Colorado Department of Transportation & Colorado Energy Office (2023). Colorado National Electric Vehicle Infrastructure (NEVI) Plan. https://www.codot.gov/programs/innovativemobility/assets/2023-update-of-colorado-plan-for-the-national-electric-vehicle-infrastructure-nevi-program.pdf.

Michigan Department of Transportation. (2023). Michigan State Plan for Electric Vehicle Infrastructure Deployment 2023 Update. https://www.michigan.gov/mdot/-/media/Project/Websites/MDOT/Travel/Mobility/Mobility-Initiatives/NEVI/FY23-MI-Plan-for-EV-Infrastructure-Deployment.pdf?rev=968c7cbcf92c4b2abb08573f2af0f9f5&hash=409ED1B68C1FBEE6E52E334690405162.

New Hampshire Department of Transportation. (2023). State of New Hampshire Plan For Electric Vehicle Infrastructure Deployment Update No. 1. https://www.dot.nh.gov/sites/g/files/ehbemt811/files/inline-documents/updated-nevi-plan-8-1-2023.pdf.

North Carolina Department of Transportation (2023). North Carolina Plan Update for Electric Vehicle (EV) Infrastructure Deployment Plan. https://www.ncdot.gov/initiatives-policies/environmental/climate-change/Documents/ncdot-electric-vehicle-deployment-plan.pdf.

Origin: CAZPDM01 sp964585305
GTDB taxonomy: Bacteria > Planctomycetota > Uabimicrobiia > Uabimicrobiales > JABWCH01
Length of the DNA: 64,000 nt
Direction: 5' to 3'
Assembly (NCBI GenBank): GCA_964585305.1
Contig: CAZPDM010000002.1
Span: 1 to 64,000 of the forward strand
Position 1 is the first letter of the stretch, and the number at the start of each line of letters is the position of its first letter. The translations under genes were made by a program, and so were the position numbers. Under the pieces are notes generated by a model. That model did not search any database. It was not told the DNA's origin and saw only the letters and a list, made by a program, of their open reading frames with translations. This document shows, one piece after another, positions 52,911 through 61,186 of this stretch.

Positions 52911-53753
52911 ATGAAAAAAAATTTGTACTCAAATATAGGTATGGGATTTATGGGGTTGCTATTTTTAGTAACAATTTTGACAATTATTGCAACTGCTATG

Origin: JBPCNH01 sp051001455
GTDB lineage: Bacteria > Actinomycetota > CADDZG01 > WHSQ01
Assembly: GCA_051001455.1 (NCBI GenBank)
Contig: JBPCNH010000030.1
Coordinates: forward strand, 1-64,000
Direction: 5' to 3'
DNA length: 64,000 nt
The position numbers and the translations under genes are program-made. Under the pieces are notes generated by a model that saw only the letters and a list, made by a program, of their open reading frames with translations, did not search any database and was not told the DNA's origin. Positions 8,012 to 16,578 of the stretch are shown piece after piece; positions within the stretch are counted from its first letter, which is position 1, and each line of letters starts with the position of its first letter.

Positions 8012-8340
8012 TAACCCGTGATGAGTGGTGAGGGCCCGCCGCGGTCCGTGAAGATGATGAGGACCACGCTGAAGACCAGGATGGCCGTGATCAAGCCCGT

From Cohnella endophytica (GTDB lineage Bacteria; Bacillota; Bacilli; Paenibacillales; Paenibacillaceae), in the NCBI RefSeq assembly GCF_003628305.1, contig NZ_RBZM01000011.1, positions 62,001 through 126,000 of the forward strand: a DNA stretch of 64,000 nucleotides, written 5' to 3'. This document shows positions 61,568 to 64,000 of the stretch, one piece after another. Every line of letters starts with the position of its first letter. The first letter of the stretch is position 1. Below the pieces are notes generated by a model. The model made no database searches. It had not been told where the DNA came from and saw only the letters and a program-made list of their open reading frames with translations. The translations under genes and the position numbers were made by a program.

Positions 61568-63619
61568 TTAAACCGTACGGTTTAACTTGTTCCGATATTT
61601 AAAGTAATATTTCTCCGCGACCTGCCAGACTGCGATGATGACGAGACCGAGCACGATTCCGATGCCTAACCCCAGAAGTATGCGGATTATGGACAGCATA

Washington State Department of Transportation. (2023). Washington State Plan for Electric Vehicle Infrastructure Deployment July 2023 Update. https://wsdot.wa.gov/sites/default/files/2023-09/WSDOT-NEVI-Plan-Update.pdf.

Rising to the Challenge: How State DOTs are Innovating to Reduce Greenhouse Gas Emissions

According to the U.S. Environmental Protection Agency (EPA), transportation accounts for 29 percent of total greenhouse gas emissions (GHG) annually in the United States. To address climate change, state departments of transportation (DOTs) will need to innovate to help meet emissions reduction goals. Some agencies across the country are leading the way through the development of prevention and mitigation strategies to establish a more resilient and sustainable transportation system.

This article, the first in a two-part series, will highlight select innovations in transportation technology being deployed to reduce GHG emissions. The second, focusing on the broad topic of resiliency, will detail how state DOTs are redesigning transportation infrastructure to protect the health and safety of travelers and affected communities in the face of climate change impacts.

While by no means exhaustive, this brief scan of state actions and current research highlights noteworthy current practices and innovations to prevent and mitigate climate change impacts as well as shares examples of new and emerging emissions reduction methods being studied and deployed.

Table 1. An Overview of State DOT GHG Reduction Practices
ColoradoActive TransportationSafer Main Street and Revitalizing Main Streets
OregonDemand ManagementMileage-Based User Fees (Limiting Demand)
CaliforniaDemand ManagementCongestion Corridors Program (CCP). Multimodal options along corridor